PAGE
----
Things that equal Pi

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piSo you want to make a pie for Pi Day, but you don’t want to decorate it with the traditional symbol \pi.  What other expressions could you use that are equivalent?

You could go with the elegant:  a picture of a circle and the ratio of the circumfirence to the diameter

\frac{C}{d}

In a similar vein, you could move up a dimension to area

\frac{A}{r^2}

or volume \left(\frac{3V}{4r^3}\right), although in this case you’d have to draw a sphere and I can tell you right now that I’d lose points for clarity.

If geometry isn’t your thing, you could decorate your confection with an infinite sum, perhaps the Madhava-Gregory-Leibniz series (discovered by Madhava of Sangamagram, India about 600 years ago, and then rediscovered by James Gregory of Scotland and Gottfried Wilhelm Leibniz of Germany 200 years later)

\frac{4}{1}-\frac{4}{3}+\frac{4}{5}-\frac{4}{7}+\cdots

or the slightly more complicated

\sqrt{\frac{6}{1}+\frac{6}{4}+\frac{6}{9}+\frac{6}{16}+\cdots}

found by Leonard Euler of Switzerland in 1735.  Or even the Bailey-Borwein-Plouffe formula (which is, face it, kind of fun to say) that was discovered only 14 years ago(!) by Simon Plouffe of Quebec, Canada:

\displaystyle\sum_{k=0}^{\infty}\frac{1}{16^k}\left(\frac{4}{8k+1}-\frac{2}{8k+4}-\frac{1}{8k+5}-\frac{1}{8k+6}\right)

Incidentally, Simon Plouffe and Neil Sloane are the authors of the Encyclopedia of Integer Sequences, which gave rise to the online version.

But back to \pi.  Do you prefer products?  Then maybe you’d want to turn to Wallis’s product, discovered by John Wallis of England in 1655:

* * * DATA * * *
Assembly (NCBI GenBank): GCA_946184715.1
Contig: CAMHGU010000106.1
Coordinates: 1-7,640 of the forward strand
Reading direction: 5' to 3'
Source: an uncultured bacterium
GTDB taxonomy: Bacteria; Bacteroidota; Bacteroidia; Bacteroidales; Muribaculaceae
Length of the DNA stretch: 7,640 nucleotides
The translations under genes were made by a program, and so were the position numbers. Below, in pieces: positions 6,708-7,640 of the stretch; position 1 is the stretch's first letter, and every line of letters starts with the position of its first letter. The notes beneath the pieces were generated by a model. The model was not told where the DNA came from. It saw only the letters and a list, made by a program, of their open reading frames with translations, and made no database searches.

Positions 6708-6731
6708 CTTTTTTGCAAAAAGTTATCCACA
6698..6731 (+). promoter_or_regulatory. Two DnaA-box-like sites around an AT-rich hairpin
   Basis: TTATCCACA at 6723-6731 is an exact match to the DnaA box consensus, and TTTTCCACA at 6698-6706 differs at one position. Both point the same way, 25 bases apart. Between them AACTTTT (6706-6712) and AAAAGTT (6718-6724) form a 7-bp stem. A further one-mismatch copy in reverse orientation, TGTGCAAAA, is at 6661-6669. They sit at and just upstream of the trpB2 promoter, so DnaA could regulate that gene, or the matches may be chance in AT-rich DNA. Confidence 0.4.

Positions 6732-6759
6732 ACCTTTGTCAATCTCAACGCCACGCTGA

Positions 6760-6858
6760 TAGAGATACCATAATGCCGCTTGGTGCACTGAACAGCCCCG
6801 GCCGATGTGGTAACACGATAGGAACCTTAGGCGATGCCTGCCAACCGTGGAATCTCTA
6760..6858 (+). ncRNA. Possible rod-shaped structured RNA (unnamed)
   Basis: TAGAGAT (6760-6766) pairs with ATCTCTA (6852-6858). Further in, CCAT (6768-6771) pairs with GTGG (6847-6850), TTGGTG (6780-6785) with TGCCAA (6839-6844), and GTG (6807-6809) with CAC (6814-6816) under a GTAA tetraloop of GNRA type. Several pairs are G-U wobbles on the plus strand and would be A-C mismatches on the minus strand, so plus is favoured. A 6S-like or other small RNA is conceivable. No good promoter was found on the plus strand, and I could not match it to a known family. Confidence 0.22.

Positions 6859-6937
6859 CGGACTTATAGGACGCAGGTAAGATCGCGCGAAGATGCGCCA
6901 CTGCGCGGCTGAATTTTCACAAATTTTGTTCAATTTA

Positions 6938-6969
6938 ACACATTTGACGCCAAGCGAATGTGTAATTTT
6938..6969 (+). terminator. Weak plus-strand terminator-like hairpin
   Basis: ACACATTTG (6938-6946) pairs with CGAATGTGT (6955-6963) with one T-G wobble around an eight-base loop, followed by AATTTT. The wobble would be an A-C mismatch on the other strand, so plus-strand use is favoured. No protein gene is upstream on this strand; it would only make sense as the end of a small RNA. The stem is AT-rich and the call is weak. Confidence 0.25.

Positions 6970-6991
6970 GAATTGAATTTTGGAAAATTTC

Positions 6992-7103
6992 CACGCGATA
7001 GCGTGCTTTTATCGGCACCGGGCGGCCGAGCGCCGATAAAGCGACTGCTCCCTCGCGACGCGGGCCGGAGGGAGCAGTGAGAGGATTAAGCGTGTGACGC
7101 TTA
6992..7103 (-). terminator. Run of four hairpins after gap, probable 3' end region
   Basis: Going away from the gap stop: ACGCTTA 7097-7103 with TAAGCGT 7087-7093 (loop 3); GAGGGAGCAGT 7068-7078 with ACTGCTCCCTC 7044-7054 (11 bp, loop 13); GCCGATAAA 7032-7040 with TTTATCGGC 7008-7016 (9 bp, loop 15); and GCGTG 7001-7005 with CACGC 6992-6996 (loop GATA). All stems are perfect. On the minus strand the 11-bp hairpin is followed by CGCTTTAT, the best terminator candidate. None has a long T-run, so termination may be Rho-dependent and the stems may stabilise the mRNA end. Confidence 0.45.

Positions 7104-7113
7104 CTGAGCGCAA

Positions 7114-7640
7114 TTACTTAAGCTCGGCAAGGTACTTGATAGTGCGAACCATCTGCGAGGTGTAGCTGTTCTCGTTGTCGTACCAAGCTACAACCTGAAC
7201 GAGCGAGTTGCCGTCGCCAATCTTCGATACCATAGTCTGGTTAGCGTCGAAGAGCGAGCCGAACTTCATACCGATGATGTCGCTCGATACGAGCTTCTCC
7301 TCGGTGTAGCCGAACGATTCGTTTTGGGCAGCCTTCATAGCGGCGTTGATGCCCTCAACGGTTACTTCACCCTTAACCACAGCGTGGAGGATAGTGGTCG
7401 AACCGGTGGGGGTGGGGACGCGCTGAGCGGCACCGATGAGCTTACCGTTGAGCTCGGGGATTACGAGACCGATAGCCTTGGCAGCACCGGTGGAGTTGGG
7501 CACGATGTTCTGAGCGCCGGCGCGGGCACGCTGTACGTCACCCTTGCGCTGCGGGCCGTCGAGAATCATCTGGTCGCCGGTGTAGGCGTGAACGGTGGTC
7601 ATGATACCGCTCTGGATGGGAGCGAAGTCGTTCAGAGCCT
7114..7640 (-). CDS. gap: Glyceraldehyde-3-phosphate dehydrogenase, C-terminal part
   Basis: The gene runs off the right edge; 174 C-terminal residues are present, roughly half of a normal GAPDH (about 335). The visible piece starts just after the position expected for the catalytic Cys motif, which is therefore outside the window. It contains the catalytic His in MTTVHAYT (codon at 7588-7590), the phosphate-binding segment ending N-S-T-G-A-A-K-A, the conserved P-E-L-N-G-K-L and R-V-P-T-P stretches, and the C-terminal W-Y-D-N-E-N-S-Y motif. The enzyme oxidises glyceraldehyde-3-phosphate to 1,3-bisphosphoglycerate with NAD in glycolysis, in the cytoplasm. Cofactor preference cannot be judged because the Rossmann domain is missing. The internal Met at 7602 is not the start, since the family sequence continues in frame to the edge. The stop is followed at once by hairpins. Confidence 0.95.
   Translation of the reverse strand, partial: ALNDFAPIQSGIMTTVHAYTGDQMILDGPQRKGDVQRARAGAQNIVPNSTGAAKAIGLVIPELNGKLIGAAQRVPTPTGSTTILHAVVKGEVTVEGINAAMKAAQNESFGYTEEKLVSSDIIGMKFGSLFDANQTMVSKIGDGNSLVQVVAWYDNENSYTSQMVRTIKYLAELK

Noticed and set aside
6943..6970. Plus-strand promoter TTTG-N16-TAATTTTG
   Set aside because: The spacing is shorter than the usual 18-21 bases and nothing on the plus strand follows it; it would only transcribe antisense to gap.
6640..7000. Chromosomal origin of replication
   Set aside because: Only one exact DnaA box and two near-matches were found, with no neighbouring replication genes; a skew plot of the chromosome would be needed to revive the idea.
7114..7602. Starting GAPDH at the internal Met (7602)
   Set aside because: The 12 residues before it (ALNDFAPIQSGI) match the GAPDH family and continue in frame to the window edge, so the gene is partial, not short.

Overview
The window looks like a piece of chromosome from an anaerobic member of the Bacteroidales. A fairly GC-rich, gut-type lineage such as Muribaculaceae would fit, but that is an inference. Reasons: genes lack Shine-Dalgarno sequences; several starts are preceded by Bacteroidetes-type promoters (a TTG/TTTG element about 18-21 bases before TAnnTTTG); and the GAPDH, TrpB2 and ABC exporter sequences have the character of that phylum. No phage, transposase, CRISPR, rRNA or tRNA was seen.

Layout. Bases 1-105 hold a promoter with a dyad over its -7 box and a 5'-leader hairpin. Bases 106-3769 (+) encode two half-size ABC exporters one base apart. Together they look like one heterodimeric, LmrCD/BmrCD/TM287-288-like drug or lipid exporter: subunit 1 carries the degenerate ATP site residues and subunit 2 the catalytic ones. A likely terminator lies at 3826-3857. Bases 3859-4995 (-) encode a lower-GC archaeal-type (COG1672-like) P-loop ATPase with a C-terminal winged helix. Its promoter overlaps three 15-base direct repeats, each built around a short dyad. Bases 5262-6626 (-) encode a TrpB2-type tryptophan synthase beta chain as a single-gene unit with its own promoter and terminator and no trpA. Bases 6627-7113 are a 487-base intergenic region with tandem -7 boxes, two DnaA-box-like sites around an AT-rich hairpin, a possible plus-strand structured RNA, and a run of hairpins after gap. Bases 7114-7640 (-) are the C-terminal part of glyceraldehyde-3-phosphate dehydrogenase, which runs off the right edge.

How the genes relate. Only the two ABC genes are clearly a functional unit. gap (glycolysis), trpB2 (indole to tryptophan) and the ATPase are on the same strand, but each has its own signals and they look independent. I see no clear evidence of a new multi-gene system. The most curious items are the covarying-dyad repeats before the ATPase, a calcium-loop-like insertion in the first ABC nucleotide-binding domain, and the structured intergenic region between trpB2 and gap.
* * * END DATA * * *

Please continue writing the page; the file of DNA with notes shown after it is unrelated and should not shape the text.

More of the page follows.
2\cdot\left(\frac{2}{1}\cdot\frac{2}{3}\cdot\frac{4}{3}\cdot\frac{4}{5}\cdot\frac{6}{5}\cdot\frac{6}{7}\cdot\frac{8}{7}\cdot\frac{8}{9}\cdot\cdots\right)

We’ll end on a more radical note:  the Viète formula, which was named after François Viète of France, but actually found by Euler.

2\cdot\frac{2}{\sqrt{2}}\cdot\frac{2}{\sqrt{2+\sqrt{2}}}\cdot\frac{2}{\sqrt{2+\sqrt{2+\sqrt{2}}}}\cdot\cdots

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10 Responses to “Things that equal Pi”

  1. More Fun With Pi « Let’s Play Math! Says:

    […] Things that equal Pi […]

  2. PI day 2009 - The Chaotic-Neutron Says:

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  3. Michelle M. Says:

    Oh my god – your blog scares me.

  4. Pi Day « Every Day’s a Holiday Says:

    […] Because Pi Day coincides with Einstein’s birthday, many treat March 14 as a celebration of science and mathematics in general. I’ve noticed a dearth of these festivals. Religious and political holidays fill each day of the calendar several times over while the scientifically minded find themselves forced to rally around a handful of dates like “Square Root Day” (3/3/09…) and “Mole Day” (June 2 at 10:23). Not to mention our beloved Pi Day. [https://threesixty360.wordpress.com/2009/03/13/things-that-equal-pi/] […]

  5. Ξ Says:

    Hi Michelle! Here’s the real question: is this post more or less scary than the one that follows?

  6. The Carnival of Π « JD2718 Says:

    […] The day before she put up some suggestions for Π day activities, “Things that equal π“ […]

  7. Michelle M. Says:

    It is National Potato Chip Day as well. Here’s some math: If Michelle eats a whole bag of chips (at on sitting), how much weight will she gain?

  8. N Says:

    Look up “pi rap battle” on Youtube!

  9. Pi Day & Albert Einstein Says:

    […] Because Pi Day coincides with Einstein’s birthday, many treat March 14 as a celebration of science and mathematics in general. I’ve noticed a dearth of these festivals. Religious and political holidays fill each day of the calendar several times over while mathematicians and scientists find themselves forced to rally around a handful of dates like “Square Root Day” (3/3/09…) and “Mole Day” (June 2 at 10:23). Not to mention our beloved Pi Day. [https://threesixty360.wordpress.com/2009/03/13/things-that-equal-pi/] […]

  10. Happy Pi Day II | Let's Play Math! Says:

    […] Things that equal Pi […]

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